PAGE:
We recently spent a week with my grandma in the Lake District celebrating her 100th birthday. It was a really special week with lots of family around and the opportunity to meet many of the great friends that she has in her village. There’s no doubt that at 100 years of age, living alone in a two story house with no care worker support, she’s an inspiration to literally everyone that she knows.
There was great excitement when she received her letter from the Queen and we speculated on whether any of us younger generation would ever reach such an age and whether the British monarchy would even exist at all by that time. We were imagining our lives at 100 as if it was a real possibility. Then it hit me that if 100 years represents the far upper end of my possible life span, that means that even by an optimistic estimate I only have 67 years left to do the things that I want to do. It would mean that I’m already one-third of the way through my journey of life.
We returned home and began our week on Monday by attending a friend’s funeral. In contrast to the prior week of celebration, we reflected on the life and death of a good man at the age of 79, the same age that my grandfather died and roughly the average for a British male. Sitting in the church during the ceremony, I noticed his date of birth. He was born almost exactly 45 years before me. That meant that if I lived to the exact same age as him, I have only 45 years left.
It hit me like it had never hit me before, but not in the way they would have expected.
Instead of a mad state of panic in an early mid-life crisis, it induced in me a strange sense of calm. Although I regularly try to remind myself of my own mortality, the death of a friend had made me feel it in a way that I had never experienced before. It gave me a new perspective. Perspective on the fact that the things stressing me out in life are truly trivial, that each day is precious because even if we take great care and have a good dose of luck, life is always going to be short.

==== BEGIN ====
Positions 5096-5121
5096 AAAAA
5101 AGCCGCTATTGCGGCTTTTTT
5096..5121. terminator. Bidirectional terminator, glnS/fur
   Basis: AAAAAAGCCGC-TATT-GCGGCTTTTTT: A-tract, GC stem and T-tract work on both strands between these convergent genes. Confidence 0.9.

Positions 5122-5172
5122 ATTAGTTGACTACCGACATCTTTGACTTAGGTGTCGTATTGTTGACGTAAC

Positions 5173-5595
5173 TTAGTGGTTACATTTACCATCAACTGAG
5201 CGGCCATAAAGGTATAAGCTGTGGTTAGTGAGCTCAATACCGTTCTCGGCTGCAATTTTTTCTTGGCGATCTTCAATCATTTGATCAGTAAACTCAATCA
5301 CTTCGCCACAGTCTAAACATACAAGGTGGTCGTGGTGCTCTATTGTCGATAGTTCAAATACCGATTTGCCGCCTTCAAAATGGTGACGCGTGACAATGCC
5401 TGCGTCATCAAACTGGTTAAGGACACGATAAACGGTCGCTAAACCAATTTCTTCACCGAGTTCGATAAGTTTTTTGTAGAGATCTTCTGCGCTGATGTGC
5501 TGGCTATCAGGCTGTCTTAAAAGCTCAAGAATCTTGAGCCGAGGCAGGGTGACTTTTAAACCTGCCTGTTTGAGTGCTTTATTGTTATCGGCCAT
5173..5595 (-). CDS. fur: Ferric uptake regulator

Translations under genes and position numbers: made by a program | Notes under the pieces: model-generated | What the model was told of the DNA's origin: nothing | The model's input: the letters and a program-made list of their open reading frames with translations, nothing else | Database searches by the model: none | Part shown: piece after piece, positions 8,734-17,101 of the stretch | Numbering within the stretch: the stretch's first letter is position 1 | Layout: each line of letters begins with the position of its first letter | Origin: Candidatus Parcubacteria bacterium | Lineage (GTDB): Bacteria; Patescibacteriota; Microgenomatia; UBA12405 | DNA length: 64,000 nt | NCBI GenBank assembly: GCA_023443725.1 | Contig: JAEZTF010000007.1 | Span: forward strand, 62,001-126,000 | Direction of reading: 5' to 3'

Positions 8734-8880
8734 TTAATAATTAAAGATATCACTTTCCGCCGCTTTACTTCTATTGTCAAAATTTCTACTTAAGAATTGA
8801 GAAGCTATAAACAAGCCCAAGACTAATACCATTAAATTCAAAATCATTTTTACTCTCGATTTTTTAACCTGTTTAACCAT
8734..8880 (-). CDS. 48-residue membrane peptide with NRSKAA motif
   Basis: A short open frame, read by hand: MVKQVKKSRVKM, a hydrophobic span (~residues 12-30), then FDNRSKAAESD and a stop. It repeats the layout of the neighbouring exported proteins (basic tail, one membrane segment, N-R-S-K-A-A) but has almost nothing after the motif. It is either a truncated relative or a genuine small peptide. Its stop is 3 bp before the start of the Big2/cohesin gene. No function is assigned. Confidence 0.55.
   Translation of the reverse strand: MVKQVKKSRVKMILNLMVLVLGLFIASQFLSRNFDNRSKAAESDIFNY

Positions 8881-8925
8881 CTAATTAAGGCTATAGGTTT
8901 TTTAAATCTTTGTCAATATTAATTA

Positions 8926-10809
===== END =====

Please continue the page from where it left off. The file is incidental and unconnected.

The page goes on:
I left the funeral feeling calm and strangely inspired to make each day both meaningful and pleasurable. The next day our friend Nick came to the office to record a podcast about mindfulness in business, and then we went out to dinner afterwards. He pulled out his phone to show us his countdown app that calculates the number of days until he dies, and the number of good days before his activities would be limited by the frailty of old age. His number of good days had recently dropped below 10,000. Now as the counter had clocked down to just four digits, it didn’t seem like such a big number.
I think we all felt the same thing. Time goes by a lot faster than we think and we don’t have as much of it as we think we do. The fact is, that whether you believe in an after life or not, we’ll only get this life once. There are no refunds or extensions. Whatever we want to do to achieve pleasure and purpose in our own lives needs to be our top priority every single day. We might not always be able to do what we want but we equally don’t have time to make excuses and procrastinate. Every day that we’re alive we should be at least trying to take some small step towards being the person that we want to be and living the life that we want to live.
That week was both happy and sad but, above all, it helped put life back in perspective.